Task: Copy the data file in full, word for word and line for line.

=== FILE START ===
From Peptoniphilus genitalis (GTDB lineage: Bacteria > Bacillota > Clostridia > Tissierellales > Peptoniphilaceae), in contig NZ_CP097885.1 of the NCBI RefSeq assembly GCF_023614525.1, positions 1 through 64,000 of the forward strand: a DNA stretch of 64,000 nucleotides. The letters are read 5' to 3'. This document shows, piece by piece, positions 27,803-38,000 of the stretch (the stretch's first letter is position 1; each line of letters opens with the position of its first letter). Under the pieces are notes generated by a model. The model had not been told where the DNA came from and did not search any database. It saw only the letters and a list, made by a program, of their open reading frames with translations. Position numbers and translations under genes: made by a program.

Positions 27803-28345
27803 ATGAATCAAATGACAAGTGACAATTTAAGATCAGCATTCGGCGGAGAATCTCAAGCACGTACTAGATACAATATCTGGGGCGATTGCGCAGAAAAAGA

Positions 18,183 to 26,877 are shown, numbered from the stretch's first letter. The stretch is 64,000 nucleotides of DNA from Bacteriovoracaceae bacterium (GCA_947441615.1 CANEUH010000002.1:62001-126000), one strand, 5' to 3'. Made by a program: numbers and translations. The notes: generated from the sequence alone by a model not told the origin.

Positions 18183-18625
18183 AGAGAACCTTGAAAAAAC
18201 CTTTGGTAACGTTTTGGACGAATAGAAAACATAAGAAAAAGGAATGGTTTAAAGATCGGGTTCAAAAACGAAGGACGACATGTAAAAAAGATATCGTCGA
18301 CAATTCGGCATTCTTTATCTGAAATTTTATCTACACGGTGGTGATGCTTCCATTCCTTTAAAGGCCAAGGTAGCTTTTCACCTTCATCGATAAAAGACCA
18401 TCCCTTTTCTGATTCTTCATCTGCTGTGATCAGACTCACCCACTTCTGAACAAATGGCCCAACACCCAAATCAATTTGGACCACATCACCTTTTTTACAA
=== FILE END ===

From Peptoniphilus genitalis (GTDB lineage: Bacteria > Bacillota > Clostridia > Tissierellales > Peptoniphilaceae), in contig NZ_CP097885.1 of the NCBI RefSeq assembly GCF_023614525.1, positions 1 through 64,000 of the forward strand: a DNA stretch of 64,000 nucleotides. The letters are read 5' to 3'. This document shows, piece by piece, positions 27,803-38,000 of the stretch (the stretch's first letter is position 1; each line of letters opens with the position of its first letter). Under the pieces are notes generated by a model. The model had not been told where the DNA came from and did not search any database. It saw only the letters and a list, made by a program, of their open reading frames with translations. Position numbers and translations under genes: made by a program.

Positions 27803-28345
27803 ATGAATCAAATGACAAGTGACAATTTAAGATCAGCATTCGGCGGAGAATCTCAAGCACGTACTAGATACAATATCTGGGGCGATTGCGCAGAAAAAGA

Positions 18,183 to 26,877 are shown, numbered from the stretch's first letter. The stretch is 64,000 nucleotides of DNA from Bacteriovoracaceae bacterium (GCA_947441615.1 CANEUH010000002.1:62001-126000), one strand, 5' to 3'. Made by a program: numbers and translations. The notes: generated from the sequence alone by a model not told the origin.

Positions 18183-18625
18183 AGAGAACCTTGAAAAAAC
18201 CTTTGGTAACGTTTTGGACGAATAGAAAACATAAGAAAAAGGAATGGTTTAAAGATCGGGTTCAAAAACGAAGGACGACATGTAAAAAAGATATCGTCGA
18301 CAATTCGGCATTCTTTATCTGAAATTTTATCTACACGGTGGTGATGCTTCCATTCCTTTAAAGGCCAAGGTAGCTTTTCACCTTCATCGATAAAAGACCA
18401 TCCCTTTTCTGATTCTTCATCTGCTGTGATCAGACTCACCCACTTCTGAACAAATGGCCCAACACCCAAATCAATTTGGACCACATCACCTTTTTTACAA